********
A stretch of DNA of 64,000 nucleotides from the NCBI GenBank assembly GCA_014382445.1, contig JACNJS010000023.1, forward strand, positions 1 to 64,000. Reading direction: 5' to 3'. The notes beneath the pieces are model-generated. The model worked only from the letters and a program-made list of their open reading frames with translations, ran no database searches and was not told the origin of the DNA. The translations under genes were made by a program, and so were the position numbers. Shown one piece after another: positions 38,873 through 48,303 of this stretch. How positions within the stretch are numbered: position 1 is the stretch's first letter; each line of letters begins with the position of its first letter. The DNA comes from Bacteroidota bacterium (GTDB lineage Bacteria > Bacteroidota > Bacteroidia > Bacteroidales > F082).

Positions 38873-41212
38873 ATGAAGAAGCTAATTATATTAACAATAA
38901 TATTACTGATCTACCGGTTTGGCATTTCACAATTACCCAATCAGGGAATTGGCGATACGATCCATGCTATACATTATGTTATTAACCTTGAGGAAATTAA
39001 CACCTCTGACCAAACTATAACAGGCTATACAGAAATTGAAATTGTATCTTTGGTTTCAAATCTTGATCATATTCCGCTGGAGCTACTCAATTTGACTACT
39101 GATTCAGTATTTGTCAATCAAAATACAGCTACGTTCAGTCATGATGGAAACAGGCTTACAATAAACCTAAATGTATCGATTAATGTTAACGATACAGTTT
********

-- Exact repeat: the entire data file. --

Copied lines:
A stretch of DNA of 64,000 nucleotides from the NCBI GenBank assembly GCA_014382445.1, contig JACNJS010000023.1, forward strand, positions 1 to 64,000. Reading direction: 5' to 3'. The notes beneath the pieces are model-generated. The model worked only from the letters and a program-made list of their open reading frames with translations, ran no database searches and was not told the origin of the DNA. The translations under genes were made by a program, and so were the position numbers. Shown one piece after another: positions 38,873 through 48,303 of this stretch. How positions within the stretch are numbered: position 1 is the stretch's first letter; each line of letters begins with the position of its first letter. The DNA comes from Bacteroidota bacterium (GTDB lineage Bacteria > Bacteroidota > Bacteroidia > Bacteroidales > F082).

Positions 38873-41212
38873 ATGAAGAAGCTAATTATATTAACAATAA
38901 TATTACTGATCTACCGGTTTGGCATTTCACAATTACCCAATCAGGGAATTGGCGATACGATCCATGCTATACATTATGTTATTAACCTTGAGGAAATTAA
39001 CACCTCTGACCAAACTATAACAGGCTATACAGAAATTGAAATTGTATCTTTGGTTTCAAATCTTGATCATATTCCGCTGGAGCTACTCAATTTGACTACT
39101 GATTCAGTATTTGTCAATCAAAATACAGCTACGTTCAGTCATGATGGAAACAGGCTTACAATAAACCTAAATGTATCGATTAATGTTAACGATACAGTTT